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Hanah Lopes
Credit…Emile Wamsteker/Bloomberg

Until a few days ago, Bill Hwang and his lawyers had thought they would be able to persuade federal authorities not to file criminal charges over last year’s implosion of his $10 billion private investment firm, a trading debacle that caused billions of dollars in losses for Wall Street banks.

But those efforts failed as federal agents on Wednesday morning arrested Mr. Hwang, the owner of Archegos Capital Management, and his former chief financial officer, and charged them with orchestrating a stock manipulation scheme that relied on them masking and concealing the enormous risk the firm had taken on.

Mr. Hwang and his former top lieutenant, Patrick Halligan, were arrested at their homes and are expected to appear in Manhattan federal court on Wednesday. The arrests were announced by Manhattan federal prosecutors, who released a 59-page indictment against the men.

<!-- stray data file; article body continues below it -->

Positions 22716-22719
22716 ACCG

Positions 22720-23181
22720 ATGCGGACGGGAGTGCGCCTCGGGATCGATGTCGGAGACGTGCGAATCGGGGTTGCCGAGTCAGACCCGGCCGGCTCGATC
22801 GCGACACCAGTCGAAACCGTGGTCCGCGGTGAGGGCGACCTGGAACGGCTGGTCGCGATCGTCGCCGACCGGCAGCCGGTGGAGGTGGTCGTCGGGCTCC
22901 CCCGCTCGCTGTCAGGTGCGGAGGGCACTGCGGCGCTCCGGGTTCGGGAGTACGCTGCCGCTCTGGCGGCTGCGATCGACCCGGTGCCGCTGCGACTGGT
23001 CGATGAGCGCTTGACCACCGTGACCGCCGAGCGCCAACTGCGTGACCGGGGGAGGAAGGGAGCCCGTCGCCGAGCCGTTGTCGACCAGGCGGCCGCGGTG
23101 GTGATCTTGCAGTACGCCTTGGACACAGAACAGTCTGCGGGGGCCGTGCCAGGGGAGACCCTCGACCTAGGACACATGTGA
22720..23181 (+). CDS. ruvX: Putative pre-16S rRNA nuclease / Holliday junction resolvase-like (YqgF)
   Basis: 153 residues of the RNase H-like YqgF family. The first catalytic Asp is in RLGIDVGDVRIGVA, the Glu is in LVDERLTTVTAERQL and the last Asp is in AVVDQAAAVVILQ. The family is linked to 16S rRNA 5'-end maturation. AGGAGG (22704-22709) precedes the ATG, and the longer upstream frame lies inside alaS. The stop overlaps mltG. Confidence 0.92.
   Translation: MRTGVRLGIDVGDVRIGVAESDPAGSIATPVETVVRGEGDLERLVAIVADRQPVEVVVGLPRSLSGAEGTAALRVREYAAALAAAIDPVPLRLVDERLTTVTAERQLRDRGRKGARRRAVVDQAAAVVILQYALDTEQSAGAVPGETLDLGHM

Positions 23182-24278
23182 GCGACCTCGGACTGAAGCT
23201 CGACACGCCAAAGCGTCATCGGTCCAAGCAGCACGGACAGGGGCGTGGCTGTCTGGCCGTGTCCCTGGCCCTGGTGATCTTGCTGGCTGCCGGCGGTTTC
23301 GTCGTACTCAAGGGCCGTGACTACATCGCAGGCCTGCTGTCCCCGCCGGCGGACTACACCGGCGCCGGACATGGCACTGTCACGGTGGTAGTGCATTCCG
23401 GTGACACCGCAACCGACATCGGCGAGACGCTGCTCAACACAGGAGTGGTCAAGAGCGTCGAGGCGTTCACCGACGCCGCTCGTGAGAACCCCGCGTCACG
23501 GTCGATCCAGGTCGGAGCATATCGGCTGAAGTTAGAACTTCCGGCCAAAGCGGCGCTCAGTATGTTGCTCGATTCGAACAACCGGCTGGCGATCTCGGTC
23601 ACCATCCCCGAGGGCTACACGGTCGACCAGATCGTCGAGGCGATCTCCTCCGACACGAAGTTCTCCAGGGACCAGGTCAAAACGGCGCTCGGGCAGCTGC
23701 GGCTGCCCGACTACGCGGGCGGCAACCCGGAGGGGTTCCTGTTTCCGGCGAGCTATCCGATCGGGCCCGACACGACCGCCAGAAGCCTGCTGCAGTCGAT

Prosecutors said the men were charged with racketeering conspiracy, securities fraud and wire fraud in connection with a scheme to manipulate the prices of stocks in order to boost returns, and in the process hurt other investors. They said the plan, which relied heavily on leverage, or borrowed money, helped pump up the firm’s portfolio to $35 billion from $1.5 billion in a single year, and at one point Archegos effectively controlled $160 billion in a small basket of stocks.

But Archegos’s footprint in the market was all but invisible to regulators, investors and even to the big Wall Street banks that had financed its massive trades, authorities said. That’s because Archegos conducted those trades using sophisticated financial instruments called swaps that allowed Mr. Hwang to bet on the direction of stock prices without actually owning those shares.

The collapse of Archegos shocked Wall Street and led to investigations by federal prosecutors, the Securities and Exchange Commission and other regulators. The S.E.C. filed its own civil complaint on Wednesday against Mr. Hwang, Mr. Halligan and two former traders at Archegos. In addition, the Commodity Futures Trading Exchange filed its own civil complaint over the matter.

Lawrence Lustberg, a lawyer for Mr. Hwang, said the indictment “has absolutely no factual or legal basis” and said his client was “entirely innocent of any wrongdoing.” Mr. Lustberg called the allegations against his client “overblown” and added that Mr. Hwang has had numerous voluntary meetings with federal prosecutors in Manhattan to discuss the matter, including one this week. Mr. Hwang was arrested at his home in Tenafly, N.J.